Extracranial AVM - treatment advice

Hello! I’m new here and haven’t seen too many people with extra cranial AVMs. I’m very lucky that the only symptoms I’m experiencing is occasional external bleeding if the skin near AVM opens up due to irritation.

I’ve seen two doctors - both of whom I believe to be very good - recommending different courses of action. One is saying I should get an angiogram to confirm it doesn’t extend into the skull and embolization. Another doctor is telling me that I should leave it alone and continue to monitor it until it grows or starts giving me trouble. He seems to think the downside risks of embolization are not worth treating something that isn’t causing much issue yet (even if it has an intra-cranial connection).

Im leaning toward just continuing to monitor and putting off any treatment, but am curious if other have any insight or recommendations.

I also recognize that my AVM is currently very minor and many in this community are facing much more concerning and life altering decisions — my thoughts are with each of you as I read your stories. Thank you.

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Hello! Welcome to AVM survivors!

You’re right: I’ve not seen many of us with an extracranial AVM. I can tell you about mine, which might nudge you one way or the other.

I had what’s called a dural arteriovenous fistula (DAVF), just right of centre of the back of my head. Since it is “dural”, it is intracranial, within the dura mater layer of the meninges. It was pumping blood into my right transverse sinus and I first discovered it because I could hear a faint “whoosh, whoosh” every second, as I laid on my pillow at night. It was not like the usual double thump-thump of a heartbeat, just the squirting sound, once a second.

It got louder over time and it started to bother me. However, I don’t go to the doc easily, so I googled stuff until I basically self-diagnosed, frightened myself stupid and went to the doc.

I had to wait for a referral to hospital (4 months) and then a referral to neurosurgery (7 more months) before I had it embolised.

In the meanwhile, the noise got louder and louder and by about 5 or 6 months of waiting, I was getting dizzy and increasingly poorly. One of the later symptoms was a patch on the outside of my skull, in the same location, where I got very sore veins on the outside of my cranium. Nothing bled but they got quite sore.

So… There’s definitely a connection between inside and outside in that location and in my case the trouble was largely on the inside presenting itself somewhat on the outside. What was happening with me was that I had quite a high flow DAVF that was causing the blood flow in the major sinuses of my head to flow in all directions, including to some vessels on the outside of my head.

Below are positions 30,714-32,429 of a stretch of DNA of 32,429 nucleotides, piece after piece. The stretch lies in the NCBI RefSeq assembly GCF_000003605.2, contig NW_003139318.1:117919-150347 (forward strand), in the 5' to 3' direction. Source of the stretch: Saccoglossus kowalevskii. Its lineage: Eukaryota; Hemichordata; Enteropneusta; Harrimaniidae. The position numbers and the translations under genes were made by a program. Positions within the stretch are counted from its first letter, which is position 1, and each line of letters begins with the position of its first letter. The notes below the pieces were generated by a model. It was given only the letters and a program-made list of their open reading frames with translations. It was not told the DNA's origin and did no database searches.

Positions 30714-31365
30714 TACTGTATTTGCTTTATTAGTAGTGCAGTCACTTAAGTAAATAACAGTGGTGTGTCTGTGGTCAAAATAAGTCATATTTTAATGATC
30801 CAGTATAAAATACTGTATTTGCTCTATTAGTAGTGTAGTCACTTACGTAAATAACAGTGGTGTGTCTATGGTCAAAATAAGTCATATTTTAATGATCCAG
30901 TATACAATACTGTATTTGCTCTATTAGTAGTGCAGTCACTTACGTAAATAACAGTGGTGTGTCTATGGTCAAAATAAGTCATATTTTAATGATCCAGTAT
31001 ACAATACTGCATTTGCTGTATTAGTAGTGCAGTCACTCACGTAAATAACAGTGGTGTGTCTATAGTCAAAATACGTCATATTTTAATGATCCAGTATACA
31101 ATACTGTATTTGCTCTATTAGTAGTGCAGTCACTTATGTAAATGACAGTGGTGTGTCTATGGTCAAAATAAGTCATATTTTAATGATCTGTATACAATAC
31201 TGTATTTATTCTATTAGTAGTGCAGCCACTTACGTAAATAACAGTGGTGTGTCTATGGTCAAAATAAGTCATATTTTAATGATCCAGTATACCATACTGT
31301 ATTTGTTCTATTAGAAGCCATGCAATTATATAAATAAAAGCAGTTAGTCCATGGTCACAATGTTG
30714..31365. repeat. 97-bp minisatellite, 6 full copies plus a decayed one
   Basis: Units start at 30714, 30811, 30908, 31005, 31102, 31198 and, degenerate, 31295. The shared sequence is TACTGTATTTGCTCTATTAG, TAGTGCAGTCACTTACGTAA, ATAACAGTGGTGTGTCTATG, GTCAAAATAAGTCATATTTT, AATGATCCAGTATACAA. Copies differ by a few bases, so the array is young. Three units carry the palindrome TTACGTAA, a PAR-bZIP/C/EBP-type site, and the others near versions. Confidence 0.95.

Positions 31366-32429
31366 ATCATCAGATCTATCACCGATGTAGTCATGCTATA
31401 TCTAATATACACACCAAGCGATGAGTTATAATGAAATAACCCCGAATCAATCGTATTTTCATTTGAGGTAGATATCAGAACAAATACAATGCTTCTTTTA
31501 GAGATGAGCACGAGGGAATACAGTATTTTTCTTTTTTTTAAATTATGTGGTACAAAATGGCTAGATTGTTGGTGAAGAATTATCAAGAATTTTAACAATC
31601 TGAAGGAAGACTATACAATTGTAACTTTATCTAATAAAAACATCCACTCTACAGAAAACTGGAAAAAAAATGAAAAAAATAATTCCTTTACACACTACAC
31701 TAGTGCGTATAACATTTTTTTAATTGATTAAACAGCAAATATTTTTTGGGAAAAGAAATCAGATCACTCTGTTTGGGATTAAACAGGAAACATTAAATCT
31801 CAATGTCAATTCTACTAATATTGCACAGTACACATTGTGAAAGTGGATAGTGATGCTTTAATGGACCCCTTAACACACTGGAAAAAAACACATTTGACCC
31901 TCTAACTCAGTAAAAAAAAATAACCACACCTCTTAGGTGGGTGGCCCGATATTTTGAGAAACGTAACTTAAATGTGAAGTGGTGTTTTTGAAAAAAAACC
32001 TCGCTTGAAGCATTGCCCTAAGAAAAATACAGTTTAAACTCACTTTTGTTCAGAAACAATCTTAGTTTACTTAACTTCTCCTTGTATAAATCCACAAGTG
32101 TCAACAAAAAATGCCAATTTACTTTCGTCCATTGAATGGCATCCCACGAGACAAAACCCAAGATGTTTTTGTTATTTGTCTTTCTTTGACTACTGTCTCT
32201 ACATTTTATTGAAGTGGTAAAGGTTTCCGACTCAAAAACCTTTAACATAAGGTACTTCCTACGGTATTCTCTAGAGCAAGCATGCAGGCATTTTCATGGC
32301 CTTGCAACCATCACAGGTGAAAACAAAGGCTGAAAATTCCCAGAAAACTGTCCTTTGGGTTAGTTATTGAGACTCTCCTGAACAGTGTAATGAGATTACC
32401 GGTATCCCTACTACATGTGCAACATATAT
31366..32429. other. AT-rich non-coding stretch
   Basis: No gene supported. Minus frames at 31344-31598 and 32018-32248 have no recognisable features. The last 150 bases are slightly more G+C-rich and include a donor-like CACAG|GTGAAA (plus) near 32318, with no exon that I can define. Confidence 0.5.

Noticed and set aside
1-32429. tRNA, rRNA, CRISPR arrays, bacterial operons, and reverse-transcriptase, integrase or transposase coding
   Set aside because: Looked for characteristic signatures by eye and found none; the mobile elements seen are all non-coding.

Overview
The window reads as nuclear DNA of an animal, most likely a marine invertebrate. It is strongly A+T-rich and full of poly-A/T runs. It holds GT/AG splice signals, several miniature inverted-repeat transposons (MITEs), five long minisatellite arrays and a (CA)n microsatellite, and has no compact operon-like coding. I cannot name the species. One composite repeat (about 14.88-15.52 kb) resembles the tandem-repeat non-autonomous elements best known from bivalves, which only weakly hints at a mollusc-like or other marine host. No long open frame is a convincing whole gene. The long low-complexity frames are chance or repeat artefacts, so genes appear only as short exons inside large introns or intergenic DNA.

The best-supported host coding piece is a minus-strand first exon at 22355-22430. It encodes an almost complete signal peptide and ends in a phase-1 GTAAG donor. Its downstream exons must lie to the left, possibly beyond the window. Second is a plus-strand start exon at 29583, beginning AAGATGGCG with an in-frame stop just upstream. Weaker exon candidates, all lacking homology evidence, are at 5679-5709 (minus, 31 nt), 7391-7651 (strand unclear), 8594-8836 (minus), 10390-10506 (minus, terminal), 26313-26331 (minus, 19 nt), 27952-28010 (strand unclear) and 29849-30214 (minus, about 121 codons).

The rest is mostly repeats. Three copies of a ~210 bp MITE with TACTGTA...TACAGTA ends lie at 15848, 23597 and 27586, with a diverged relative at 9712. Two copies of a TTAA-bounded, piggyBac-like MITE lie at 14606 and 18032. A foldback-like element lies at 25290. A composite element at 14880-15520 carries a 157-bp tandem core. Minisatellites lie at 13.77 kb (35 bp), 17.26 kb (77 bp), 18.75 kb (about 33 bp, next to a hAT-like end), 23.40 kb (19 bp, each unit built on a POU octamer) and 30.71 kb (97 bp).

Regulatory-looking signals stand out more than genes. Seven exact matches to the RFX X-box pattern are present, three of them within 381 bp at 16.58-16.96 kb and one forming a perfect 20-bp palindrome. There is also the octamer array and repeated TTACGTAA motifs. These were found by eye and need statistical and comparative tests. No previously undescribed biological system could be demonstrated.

I hope this might help. I recognise it might not. And I apologised to the community for having something apparently minor when I arrived, too! What I’d say is that the worry about these things is just not at all minor.

So welcome!



@ali7n Hello and Welcome to the site. So glad you found it and sorry that you have an avm. Personally I would have the angiogram because that it what any avm dr is going to tell you is the way that they can tell what is really going on.

I also like @DickD have a DAVF but on my left side…( wonder twin powers **) and from the MRA scan they knew it was retrograde - making the blood flow backwards - explaining why I would pass out after walking a few steps but once they did the angio it was much more complex than they thought…( and it looked like a spider with 30 legs which I was not too thrilled about :smile: )

They ended up using medical glue and onyx on me.

I see you like to play basketball and you also run the risk on getting hit in the head or falling on your head. Its really about risk weighted probability of a bleed-
Its your brain… and your 40s are your prime earning years

the number one dr in the USA is Dr . Michael Lawton who now is in Arizona at Barrow and they do remote consults. He used to be near me at UCSF and is awesome. Maybe third time is the charm?

I would seriously consult with Dr Lawton. Also find out if you can be active like playing basketball and if flying is okay-

My dr is Dr Michael Marks at Stanford.

Please keep us updated.


I also have an Extracranial AVM. It took me years to find someone to properly diagnose me and over those years it did grow in size slightly. I opted to have angiogram done to make sure there was no connection to the brain, but I did not have the embolization. I hope this helps!


Thank you so much for the welcome and for sharing your story. It’s really helpful to hear from other’s experiences.


Thank you Angela! I appreciate the perspective! Will keep you all posted.

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Let us know how you decide to go. When you’re in a rarer group, it is very helpful for those who will happen by later.

You may even have more in common with some of our @Extremity members if it is external-only.